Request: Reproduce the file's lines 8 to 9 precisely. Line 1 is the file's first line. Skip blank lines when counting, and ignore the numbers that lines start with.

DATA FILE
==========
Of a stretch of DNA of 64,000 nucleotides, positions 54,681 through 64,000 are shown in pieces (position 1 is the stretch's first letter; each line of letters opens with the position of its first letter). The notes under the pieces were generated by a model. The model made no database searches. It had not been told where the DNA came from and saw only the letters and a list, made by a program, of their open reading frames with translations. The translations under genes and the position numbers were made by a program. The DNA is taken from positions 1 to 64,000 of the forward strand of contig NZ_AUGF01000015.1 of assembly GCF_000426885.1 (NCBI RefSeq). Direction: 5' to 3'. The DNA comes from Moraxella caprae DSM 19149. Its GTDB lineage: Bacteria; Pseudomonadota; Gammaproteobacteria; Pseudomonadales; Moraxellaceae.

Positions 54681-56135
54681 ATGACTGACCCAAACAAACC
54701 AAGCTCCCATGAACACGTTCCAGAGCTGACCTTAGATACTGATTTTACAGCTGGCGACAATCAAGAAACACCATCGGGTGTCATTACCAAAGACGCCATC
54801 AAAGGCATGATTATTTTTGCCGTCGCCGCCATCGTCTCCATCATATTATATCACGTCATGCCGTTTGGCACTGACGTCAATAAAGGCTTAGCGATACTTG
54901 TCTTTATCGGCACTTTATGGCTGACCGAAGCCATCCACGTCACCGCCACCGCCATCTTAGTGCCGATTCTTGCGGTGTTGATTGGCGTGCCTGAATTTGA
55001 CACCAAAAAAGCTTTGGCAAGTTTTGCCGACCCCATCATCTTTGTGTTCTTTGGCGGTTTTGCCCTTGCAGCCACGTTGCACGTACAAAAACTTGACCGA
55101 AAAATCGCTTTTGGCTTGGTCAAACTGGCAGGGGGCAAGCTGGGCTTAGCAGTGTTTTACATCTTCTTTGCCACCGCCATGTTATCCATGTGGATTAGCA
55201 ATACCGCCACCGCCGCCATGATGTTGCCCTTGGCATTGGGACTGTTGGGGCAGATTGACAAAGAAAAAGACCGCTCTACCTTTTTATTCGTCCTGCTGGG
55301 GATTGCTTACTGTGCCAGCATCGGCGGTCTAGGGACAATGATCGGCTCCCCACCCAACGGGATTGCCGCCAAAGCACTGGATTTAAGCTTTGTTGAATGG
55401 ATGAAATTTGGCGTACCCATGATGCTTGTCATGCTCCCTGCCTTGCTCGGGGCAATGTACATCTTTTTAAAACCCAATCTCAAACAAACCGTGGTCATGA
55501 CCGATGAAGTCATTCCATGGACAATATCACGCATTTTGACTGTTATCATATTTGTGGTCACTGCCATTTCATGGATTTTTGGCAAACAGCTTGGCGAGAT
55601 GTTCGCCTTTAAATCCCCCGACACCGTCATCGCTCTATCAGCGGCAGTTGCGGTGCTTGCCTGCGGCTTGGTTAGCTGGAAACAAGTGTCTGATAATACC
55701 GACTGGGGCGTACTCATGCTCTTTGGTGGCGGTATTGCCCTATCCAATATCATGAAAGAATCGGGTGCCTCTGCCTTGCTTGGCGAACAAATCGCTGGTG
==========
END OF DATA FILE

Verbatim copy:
55101 AAAATCGCTTTTGGCTTGGTCAAACTGGCAGGGGGCAAGCTGGGCTTAGCAGTGTTTTACATCTTCTTTGCCACCGCCATGTTATCCATGTGGATTAGCA
55201 ATACCGCCACCGCCGCCATGATGTTGCCCTTGGCATTGGGACTGTTGGGGCAGATTGACAAAGAAAAAGACCGCTCTACCTTTTTATTCGTCCTGCTGGG